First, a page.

Cost concerns keeping body cameras out of some Mid-Michigan police departments, Michigan State Police
GLADWIN CO., Mich. (WJRT) (10/09/2020)-Many of the nation’s police departments still don’t have body cameras.
Fast becoming a crucial tool in the fight for greater transparency and accountability, cost is still a factor.
Body camera footage you saw first on ABC 12 back in August showed the moments leading up to the February stabbing of a Saginaw Police K-9 and the fatal shooting that followed. The tape cleared officers of wrongdoing.
Then there’s what happened in Flint Sunday: a local man shared pictures of his bruised and battered face on social media, claiming police roughed him up during a drunk driving stop. Flint Police have said it’s just the opposite: the victim sustained his injuries in a crash. Police Chief Terence Green admitted body cameras might have come in handy.
“There’s nothing to contradict what the officers wrote in their original reports,” said Green.
A 2019 Washington Post survey found around half of the US' 18-thousand police departments had some form of body camera program in place. As for those who don’t, it likely comes down to cost.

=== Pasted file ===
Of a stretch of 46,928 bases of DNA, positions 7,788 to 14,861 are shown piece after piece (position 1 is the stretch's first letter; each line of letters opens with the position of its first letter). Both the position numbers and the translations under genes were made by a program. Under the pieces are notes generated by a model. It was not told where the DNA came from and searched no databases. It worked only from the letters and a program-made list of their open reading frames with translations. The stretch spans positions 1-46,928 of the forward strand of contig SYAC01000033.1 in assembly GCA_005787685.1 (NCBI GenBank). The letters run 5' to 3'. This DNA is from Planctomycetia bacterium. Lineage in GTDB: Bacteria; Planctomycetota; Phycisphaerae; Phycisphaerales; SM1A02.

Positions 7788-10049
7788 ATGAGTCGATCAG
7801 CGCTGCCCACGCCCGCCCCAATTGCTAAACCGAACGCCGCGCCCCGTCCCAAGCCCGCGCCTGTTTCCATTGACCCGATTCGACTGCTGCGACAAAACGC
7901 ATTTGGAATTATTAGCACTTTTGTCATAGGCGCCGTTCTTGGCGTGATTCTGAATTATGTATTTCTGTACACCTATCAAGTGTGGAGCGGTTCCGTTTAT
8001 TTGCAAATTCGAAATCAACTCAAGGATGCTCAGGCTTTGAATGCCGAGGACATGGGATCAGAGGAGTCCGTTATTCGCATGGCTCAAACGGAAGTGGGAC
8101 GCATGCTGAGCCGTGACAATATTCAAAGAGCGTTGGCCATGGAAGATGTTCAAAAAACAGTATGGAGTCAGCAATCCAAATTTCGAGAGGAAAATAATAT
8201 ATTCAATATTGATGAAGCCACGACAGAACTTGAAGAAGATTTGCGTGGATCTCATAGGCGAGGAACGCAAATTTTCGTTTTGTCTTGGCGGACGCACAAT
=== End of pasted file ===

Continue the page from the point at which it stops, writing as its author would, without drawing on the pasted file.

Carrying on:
The City of Gladwin has them, the Sheriff’s Department doesn’t and wants a new tool in its arsenal.
“I think it validates both sides of the story because… it doesn’t skew its views.”
Sheriff Michael Shea explains the sticker shock that comes with the cost of maintaining the cameras and storing the data.
“Yes, they’re a very valuable tool,” related Shea. “The cost of having body cams for the entire department is… actually probably very close to that of an officer.”
A Michigan State Police spokesperson told ABC 12 that while they have dash cams, they still don’t widely use body cameras.
According to one estimate put out by DC based Police Executive Forum, body cameras cost around $2200 a year, meaning the state would shell out around $3-million annually to outfit most troopers on road patrol.
State Police said Friday it’s looking into buying them. As is Gladwin County, but that, the sheriff said, might call for an operating millage or something similar to keep them funded.
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